In October 2019 the Government brought together KiwiBuild, Housing New Zealand (the country’s largest landlord), and its development subsidiary, HLC, to become Kainga Ora (Homes & Communities) to enable a more cohesive, joined-up approach to delivering the Government’s priorities for housing and urban development. One area currently being transformed by Kainga Ora is Owairaka, an area that is part of the greater Mt Roskill suburb in central Auckland.
According to the 2018 consensus, Owairaka has a population of 5268 and has the highest percentage of overseas-born Kiwis (47.5 percent). Asians make up almost 40 percent of the local residents. Owairaka has also been in a state of development for almost a decade as it is next to the Waterview Tunnel which finished construction in 2016. Then, in 2018, the government started pulling down hundreds of state houses in the area for a new development called the Roskill Development.
This Kainga urban development project is being carried out by Piritahi (which translates as coming together), an alliance of companies delivering over $1 billion of land development and infrastructure works for the Government.
The Roskill Development is separated into new neighbourhoods and Piritahi has been preparing sites in areas of Mt Roskill for a massive housing development involved and designing and constructing new and upgraded infrastructure for the area.
The Roskill Development will see 11,000 new terraced and apartment homes delivered over the next 15 years. These new homes will be a mix of state, market and ‘affordable’homes. Infrastructure also involves new parks and public spaces and new stormwater networks.
The stormwater project
Construction of Owairaka’s stormwater network began in late 2019 and is one of Piritahi’s largest infrastructure projects. It’s also one of the most innovative, using custom-designed rain gardens to treat stormwater in a way that hasn’t been done before in this country. Most of the area was developed in the 1940s, following World War II. Back then, combined wastewater/stormwater networks were common, but can lead to sewage run-off into waterways during heavy rain and flooding. With the planned increased density to Owairaka, upgrading and separating the network was essential.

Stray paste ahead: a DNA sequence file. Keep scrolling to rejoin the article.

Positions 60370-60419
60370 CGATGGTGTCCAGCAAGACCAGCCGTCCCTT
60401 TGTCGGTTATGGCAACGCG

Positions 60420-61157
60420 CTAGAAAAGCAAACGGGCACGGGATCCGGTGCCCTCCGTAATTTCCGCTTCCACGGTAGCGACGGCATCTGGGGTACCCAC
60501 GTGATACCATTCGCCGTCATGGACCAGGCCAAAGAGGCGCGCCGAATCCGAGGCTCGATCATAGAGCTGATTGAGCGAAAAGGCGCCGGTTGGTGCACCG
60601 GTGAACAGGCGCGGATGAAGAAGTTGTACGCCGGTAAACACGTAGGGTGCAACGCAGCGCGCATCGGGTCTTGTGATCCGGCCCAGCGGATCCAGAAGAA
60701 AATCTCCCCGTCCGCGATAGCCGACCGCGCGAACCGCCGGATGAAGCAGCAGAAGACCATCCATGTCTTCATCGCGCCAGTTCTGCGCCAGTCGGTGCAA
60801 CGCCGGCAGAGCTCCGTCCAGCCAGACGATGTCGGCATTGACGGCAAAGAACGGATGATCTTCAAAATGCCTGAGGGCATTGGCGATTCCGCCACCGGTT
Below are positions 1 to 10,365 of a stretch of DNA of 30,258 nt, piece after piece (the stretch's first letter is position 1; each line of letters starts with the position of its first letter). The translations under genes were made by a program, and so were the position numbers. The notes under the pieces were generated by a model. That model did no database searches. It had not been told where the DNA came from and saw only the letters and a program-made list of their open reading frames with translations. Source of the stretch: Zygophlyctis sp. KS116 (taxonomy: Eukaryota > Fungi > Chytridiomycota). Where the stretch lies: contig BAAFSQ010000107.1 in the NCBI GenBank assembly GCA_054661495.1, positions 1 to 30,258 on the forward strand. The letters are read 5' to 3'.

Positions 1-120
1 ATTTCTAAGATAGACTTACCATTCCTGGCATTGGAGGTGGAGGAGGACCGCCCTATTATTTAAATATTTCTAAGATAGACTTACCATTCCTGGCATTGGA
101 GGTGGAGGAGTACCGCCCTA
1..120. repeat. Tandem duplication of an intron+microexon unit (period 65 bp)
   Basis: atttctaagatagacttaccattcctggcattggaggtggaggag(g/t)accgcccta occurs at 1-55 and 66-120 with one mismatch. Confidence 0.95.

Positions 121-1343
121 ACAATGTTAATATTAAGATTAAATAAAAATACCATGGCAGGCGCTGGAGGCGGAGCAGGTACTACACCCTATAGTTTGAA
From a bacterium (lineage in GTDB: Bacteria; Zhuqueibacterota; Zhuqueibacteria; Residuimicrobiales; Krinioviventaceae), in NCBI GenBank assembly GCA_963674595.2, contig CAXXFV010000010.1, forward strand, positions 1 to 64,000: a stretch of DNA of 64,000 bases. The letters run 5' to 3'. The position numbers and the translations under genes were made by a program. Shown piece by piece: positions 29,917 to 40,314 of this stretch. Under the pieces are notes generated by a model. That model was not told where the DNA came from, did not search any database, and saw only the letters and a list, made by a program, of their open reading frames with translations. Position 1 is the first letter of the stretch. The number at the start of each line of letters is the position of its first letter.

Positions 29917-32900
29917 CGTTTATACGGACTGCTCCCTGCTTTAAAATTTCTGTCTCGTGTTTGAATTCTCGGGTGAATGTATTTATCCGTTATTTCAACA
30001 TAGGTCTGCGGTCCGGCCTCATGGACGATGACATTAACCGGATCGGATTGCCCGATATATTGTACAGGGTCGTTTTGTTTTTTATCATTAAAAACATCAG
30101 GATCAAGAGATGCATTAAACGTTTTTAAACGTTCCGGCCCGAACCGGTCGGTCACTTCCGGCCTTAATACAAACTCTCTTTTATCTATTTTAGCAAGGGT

The design solution
When designing new stormwater networks, they must comply with stormwater management requirements such as considering treatment and retention options. In other areas where Piritahi is working, the solution to managing new stormwater capacity issues is often found in installing large stormwater treatment devices.
However, space confinement meant this was not an option in Owairaka, so Kane Willcox, Piritahi’s design lead for this project, and his team had to get creative. The design solution came in the form of 32 industry-first, custom-designed Filterra rain gardens, to be installed alongside new 1.65-metre-wide stormwater pipes. The most significant difference between standard rain gardens and Filterra concentrated rain gardens is their size. Where a normal rain garden is around the size of a car park, a Filterra rain garden requires about a third of that space.
Two-part rain garden design
A Filterra rain garden would usually discharge treated stormwater directly into the wider stormwater network. In Owairaka, the treatment devices are being stacked on top of a second concrete box which is empty and bottomless. This lower box acts as a retention device, allowing water to soak into the natural basalt rock layer, recharging the groundwater network below. Combining the Filterra rain garden with retention below in this concentrated way is not just a first for Piritahi, but also the first time this has been done in New Zealand.
The protection of mature trees had to be considered with this project and the unit’s smaller footprint allows the trees their best chance at survival.
Ongoing maintenance of the rain gardens is also minimal with fewer maintenance costs associated with it.
Concentrated devices treat and retain stormwater simultaneously in a far smaller space than traditional rain gardens. This means they require less rock breaking and excavation and can be installed faster with less disruption to surrounding residents. The installation of these rain gardens is now underway and the Piritahi team is now exploring their use across other neighbourhoods and projects.
This Story is from the September/October issue of Water